So the “fruit of light” is “goodness, righteousness and truth.” We know from Galatians 5:22-23 that “the fruit of the Spirit is love, joy, peace, forbearance, kindness, goodness, faithfulness, gentleness and self-control.” And we know from Romans 14:17 that, “the kingdom of God is not a matter of eating and drinking, but of righteousness, peace and joy in the Holy Spirit.” In other words, things of the Kingdom of God (like peace, joy, truth, goodness and righteousness) are things that grow in us by the Spirit as they are cultivated. They increase gradually over time as we walk in the Spirit and in obedience.

Yet, there is another side to each of these fruits. Take “righteousness” for example. We know that not only is it a fruit that grows in us but that it was also a gift given to us. Theologians say that the righteousness of Christ was “imputed” to us. 2 Corinthians 5:21 says, “God made him who had no sin to be sin for us, so that in him we might become the righteousness of God.” There was an exchange on the cross. We received the righteousness of Christ as a gift and He became our sin. Romans 5:17 calls what Jesus did for us by forgiving us and making us holy “the gift of righteousness.”

So righteousness first came to us, imparted to us, as a gift when we received salvation. Now, because of the Holy Spirit, righteousness grows in us as a fruit. And I believe all the fruits of the Kingdom can do this. They can both grow in us as a fruit and be imparted to us as a gift.

Take “peace,” for example. Peace is listed as a fruit of the Spirit, a fruit of the Kingdom. Yet we also see Jesus release it, impart it, as a gift. In John 14:27, Jesus said to His disciples, “Peace I leave with you; my peace I give you.” Then again when Jesus appeared to the disciples in the upper room after the resurrection, He imparts His peace to them (John 20:19-21).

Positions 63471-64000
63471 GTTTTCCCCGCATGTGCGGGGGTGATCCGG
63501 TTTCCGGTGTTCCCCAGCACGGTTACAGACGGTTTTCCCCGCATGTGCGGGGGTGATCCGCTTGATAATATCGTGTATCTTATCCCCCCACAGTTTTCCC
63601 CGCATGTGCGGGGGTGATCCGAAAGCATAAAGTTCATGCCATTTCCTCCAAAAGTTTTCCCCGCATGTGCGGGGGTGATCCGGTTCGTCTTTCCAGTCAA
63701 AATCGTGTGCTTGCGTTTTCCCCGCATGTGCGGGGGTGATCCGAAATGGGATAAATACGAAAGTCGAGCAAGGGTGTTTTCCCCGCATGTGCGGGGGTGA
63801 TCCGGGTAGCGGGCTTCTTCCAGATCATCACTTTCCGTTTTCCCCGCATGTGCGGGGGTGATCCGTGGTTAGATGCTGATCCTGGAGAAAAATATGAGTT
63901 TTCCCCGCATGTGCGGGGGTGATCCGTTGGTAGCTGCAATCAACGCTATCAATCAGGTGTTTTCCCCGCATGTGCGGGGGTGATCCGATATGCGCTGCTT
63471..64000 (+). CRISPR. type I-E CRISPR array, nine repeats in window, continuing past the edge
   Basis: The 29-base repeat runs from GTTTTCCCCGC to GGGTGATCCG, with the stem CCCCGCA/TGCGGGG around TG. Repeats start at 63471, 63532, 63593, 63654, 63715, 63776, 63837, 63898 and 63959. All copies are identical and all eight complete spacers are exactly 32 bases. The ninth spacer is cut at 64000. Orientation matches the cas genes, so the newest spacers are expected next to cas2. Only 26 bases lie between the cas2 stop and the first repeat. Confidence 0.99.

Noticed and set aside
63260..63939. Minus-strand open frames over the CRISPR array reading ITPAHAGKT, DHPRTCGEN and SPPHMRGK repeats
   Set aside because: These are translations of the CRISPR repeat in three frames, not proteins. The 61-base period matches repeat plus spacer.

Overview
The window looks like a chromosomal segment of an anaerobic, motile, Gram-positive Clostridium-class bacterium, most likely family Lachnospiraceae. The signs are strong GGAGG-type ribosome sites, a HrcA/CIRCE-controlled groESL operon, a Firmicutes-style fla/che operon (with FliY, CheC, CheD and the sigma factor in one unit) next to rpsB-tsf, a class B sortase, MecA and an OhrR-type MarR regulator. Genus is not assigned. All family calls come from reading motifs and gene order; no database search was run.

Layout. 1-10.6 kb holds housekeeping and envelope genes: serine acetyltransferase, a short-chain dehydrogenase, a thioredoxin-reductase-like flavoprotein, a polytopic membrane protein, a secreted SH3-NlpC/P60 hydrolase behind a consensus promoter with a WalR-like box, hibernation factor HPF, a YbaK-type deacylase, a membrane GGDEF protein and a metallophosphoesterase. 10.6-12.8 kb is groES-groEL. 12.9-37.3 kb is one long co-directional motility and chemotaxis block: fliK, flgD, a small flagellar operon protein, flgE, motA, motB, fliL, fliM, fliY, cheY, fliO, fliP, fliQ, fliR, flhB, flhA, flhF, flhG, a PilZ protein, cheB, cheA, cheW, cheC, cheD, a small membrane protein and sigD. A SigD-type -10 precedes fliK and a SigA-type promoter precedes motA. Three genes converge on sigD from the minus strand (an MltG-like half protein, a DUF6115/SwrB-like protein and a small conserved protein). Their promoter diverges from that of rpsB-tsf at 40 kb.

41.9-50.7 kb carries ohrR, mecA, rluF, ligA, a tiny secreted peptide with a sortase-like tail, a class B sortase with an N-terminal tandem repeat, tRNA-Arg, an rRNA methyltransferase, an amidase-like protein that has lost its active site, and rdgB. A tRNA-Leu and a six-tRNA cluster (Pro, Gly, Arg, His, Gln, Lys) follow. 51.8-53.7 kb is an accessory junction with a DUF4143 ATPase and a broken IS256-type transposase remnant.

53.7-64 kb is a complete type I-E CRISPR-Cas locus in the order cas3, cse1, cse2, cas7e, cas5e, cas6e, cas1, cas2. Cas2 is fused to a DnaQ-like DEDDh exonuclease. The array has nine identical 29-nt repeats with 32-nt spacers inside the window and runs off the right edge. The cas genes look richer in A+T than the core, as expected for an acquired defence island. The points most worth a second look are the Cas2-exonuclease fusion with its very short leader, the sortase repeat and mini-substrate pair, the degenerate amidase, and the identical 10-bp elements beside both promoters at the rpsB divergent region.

I have firsthand experience being in situations where I was praying with someone, and either I or the person I was praying with released, through the Holy Spirit, something to the person we were praying for. I’ve seen peace released to a person and watched them physically feel peace fill their body. I’ve seen joy released to a person who was depressed and watched them erupt in laughter for the next 10 minutes, only to tell us later that they haven’t laughed like that in years. I’ve seen love released to a person and watched them break down in tears as they got overwhelmed with the love of the Father.

I can’t say that I know how it all works; but I’ve seen it enough to believe that, somehow, each fruit can grow in us as we cultivate it or can be imparted to us as a gift. As is the case of any gift, it doesn’t seem to last as long as a cultivated fruit tree that continues to produce good fruit year after year. Or maybe a better way of saying it is that when these fruits come as imparted gifts, they come as seeds that must be cultivated if we want them to stay long-term.

Another way of saying it is that when these fruits come as imparted gifts, they give us just a taste of the Kingdom, revealing who we really are and what we really have in Christ–what’s available to us if we’d be willing to cultivate it.